I mean if there is a God, and He did have some hand in creating this Beautiful World we live in, maybe we could learn something from how He did it. Maybe rather than looking at the story of Genesis as something to argue science and religion over, maybe instead we who are artists, writers and creative people are in a unique position to understand what the author was trying to say about the act of creation, and maybe in turn we can learn something ourselves as well as teach others about what it means to be a creator.
Think about it for a minute. Genesis is saying that God is a creator, AND that we are created in His Image! Do you get what I’m saying? We, humankind, all of us, if we are indeed created in the image of God are also meant to be creators!
When I was a child, my parents enrolled me for a time in free schools. The idea behind these schools was noble, and partly worked. The main idea (at least in the schools I attended) was that children start out right, but we (meaning adults) ruin them. I say “partly worked”, because I do agree we do a lot to ruin children, mostly through selfishness, but what the schools failed to understand is that kids do in fact need some structural framework in which to work. Boundaries are needed. We in the free schools were truly boundary-less, and thus we as children did probably as much to ruin each other as any adult did.
Though the experience was a mixed bag for many of us, I learned some things that I would not have in a more traditional school, among these lessons one is that people are all born creative. So, if we are all born creative, what happens?
What happens is we (all of us: adults, children, society) ruin this inborn creative impulse. We do it by laughing at their ideas, by saying “can’t” “won’t” “don’t”. We do it through school systems that discourage creativity. Sometimes perhaps it’s because we too fear the Roaring Lion, and when we see our children roaring its roar, the same roar we stifled in ourselves years ago, we become afraid. Maybe it will devour them just as we feared it would devour us. We may have caged the lion, but it is still not tame.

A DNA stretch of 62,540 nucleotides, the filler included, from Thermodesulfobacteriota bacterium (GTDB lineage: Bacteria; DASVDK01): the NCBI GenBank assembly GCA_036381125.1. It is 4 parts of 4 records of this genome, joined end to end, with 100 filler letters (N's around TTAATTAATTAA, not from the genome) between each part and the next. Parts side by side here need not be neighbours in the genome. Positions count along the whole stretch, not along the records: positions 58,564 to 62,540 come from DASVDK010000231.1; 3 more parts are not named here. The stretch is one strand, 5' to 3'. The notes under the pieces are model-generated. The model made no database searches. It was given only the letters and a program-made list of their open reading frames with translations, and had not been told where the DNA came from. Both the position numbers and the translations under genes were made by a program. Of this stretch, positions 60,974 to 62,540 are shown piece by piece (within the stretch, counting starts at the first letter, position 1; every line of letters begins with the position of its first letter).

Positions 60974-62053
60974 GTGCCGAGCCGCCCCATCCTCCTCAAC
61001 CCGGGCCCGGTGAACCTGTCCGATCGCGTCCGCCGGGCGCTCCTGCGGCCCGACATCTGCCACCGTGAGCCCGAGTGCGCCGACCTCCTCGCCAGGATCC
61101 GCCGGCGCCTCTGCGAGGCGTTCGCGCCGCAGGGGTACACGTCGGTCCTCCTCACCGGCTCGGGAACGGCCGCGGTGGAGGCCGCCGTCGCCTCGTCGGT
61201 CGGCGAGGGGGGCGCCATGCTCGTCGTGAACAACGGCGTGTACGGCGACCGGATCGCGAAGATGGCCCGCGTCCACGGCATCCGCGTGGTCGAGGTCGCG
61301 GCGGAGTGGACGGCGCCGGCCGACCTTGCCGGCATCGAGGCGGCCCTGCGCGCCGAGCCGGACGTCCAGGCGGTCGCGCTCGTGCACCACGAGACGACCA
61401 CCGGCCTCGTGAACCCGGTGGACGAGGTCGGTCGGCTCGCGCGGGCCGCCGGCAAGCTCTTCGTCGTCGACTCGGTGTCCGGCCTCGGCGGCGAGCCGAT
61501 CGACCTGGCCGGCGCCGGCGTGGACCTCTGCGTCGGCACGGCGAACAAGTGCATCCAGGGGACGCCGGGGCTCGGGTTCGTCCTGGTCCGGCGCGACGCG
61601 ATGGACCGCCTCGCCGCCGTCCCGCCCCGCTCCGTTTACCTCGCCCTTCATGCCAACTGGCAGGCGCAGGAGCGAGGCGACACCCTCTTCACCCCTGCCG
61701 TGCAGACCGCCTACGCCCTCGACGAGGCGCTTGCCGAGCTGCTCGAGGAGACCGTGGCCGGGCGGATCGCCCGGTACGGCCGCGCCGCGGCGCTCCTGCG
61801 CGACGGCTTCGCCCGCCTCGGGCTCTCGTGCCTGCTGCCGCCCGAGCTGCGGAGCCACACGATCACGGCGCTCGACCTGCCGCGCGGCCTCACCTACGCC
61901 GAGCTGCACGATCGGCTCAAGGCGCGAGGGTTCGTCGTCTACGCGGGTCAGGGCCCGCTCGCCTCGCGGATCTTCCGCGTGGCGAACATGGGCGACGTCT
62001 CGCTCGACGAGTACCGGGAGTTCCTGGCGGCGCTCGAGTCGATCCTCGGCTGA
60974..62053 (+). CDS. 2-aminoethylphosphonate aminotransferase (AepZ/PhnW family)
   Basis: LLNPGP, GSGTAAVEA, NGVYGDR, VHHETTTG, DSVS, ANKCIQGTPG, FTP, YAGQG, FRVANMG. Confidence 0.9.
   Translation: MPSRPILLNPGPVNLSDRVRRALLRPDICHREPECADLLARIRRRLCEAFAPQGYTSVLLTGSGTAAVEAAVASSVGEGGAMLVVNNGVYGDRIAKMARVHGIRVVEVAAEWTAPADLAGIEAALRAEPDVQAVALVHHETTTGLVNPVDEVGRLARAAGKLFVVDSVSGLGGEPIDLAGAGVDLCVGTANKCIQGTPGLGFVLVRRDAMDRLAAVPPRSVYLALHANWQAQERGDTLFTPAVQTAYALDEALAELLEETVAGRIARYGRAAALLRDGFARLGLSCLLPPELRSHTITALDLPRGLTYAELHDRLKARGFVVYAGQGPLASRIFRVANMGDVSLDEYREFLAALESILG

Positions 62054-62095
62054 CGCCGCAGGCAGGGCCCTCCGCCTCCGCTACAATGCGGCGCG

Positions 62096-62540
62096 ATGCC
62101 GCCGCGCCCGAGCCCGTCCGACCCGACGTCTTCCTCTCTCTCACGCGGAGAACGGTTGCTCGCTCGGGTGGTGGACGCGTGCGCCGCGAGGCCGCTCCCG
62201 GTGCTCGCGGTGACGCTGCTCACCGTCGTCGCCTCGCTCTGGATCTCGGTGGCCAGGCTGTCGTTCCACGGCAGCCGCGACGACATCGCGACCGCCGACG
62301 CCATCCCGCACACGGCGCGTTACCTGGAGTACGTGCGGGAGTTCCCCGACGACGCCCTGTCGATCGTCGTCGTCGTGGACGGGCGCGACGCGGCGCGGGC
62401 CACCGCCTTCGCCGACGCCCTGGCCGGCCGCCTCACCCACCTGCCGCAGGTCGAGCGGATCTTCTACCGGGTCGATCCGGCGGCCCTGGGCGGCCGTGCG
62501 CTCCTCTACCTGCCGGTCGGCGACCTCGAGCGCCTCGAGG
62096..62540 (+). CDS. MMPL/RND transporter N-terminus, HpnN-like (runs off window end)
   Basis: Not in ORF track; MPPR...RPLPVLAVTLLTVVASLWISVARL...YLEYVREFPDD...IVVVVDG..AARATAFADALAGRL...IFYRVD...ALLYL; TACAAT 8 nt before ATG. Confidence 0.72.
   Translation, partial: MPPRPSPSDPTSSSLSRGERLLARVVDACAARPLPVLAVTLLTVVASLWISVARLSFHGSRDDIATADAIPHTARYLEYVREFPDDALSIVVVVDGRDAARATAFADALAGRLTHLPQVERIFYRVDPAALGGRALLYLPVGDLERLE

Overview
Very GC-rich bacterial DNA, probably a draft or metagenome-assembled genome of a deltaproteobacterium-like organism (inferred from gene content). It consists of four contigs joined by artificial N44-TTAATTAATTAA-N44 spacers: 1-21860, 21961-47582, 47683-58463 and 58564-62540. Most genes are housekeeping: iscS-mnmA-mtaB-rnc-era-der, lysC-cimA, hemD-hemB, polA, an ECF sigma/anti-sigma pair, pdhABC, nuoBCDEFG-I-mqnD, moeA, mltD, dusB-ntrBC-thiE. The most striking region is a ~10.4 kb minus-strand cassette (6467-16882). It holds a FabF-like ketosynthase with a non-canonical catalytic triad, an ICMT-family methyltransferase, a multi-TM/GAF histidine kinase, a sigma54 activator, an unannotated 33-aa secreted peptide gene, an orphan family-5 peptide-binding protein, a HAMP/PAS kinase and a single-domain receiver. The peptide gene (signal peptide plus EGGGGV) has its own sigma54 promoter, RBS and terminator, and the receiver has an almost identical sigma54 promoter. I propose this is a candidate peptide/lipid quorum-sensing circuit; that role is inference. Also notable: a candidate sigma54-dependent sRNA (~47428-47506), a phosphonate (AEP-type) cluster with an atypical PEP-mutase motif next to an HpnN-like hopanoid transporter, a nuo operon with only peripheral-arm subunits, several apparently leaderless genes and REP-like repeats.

Even those of us who call ourselves “creative people”, often don’t let the beast totally free. We may call ourselves “lion tamers”, but just as the lions “tamed” by Sigfried and Roy showed themselves not to be truly tame, so is this inner beast we call the Creative Process. While we may not be able to tame the beast, maybe we can at least learn to understand it.
So back to Genesis, as I read the story of Genesis like an artist studying the process that another artist goes through, it hit me that there’s something there – something rich and powerful. So, from time to time I hope to post my reflections on how each of the 7 Days in the Genesis account have something to teach us as artists. It’s pretty interesting what I saw there. I’ve only gotten through Day 3 in my own processing so far, and don’t know if the other 4 days will be as rich in imagery for an artist as the first 3 were, but there’s only one way to find out… keep looking.
The following was originally written on the 43things.com website, under my goal of “Write Every Day”.
Wow, it’s been a while since I’ve been on this site… sorry to all the people who’ve cheered me that I’ve ignored.
Anyway, regarding this goal, I have now been doing this for some months – maybe at least 3 months straight. I started by making sure I wrote in my journal at least 4 pages if I didn’t write on my other projects. That led to writing 31K+ words in the past month, on a novel for which I’ve had the idea for years. The original idea came to me in high school, and then about 6 years ago, I got a whole framework for the story. Now, for the past month, I have actually written good portions of it.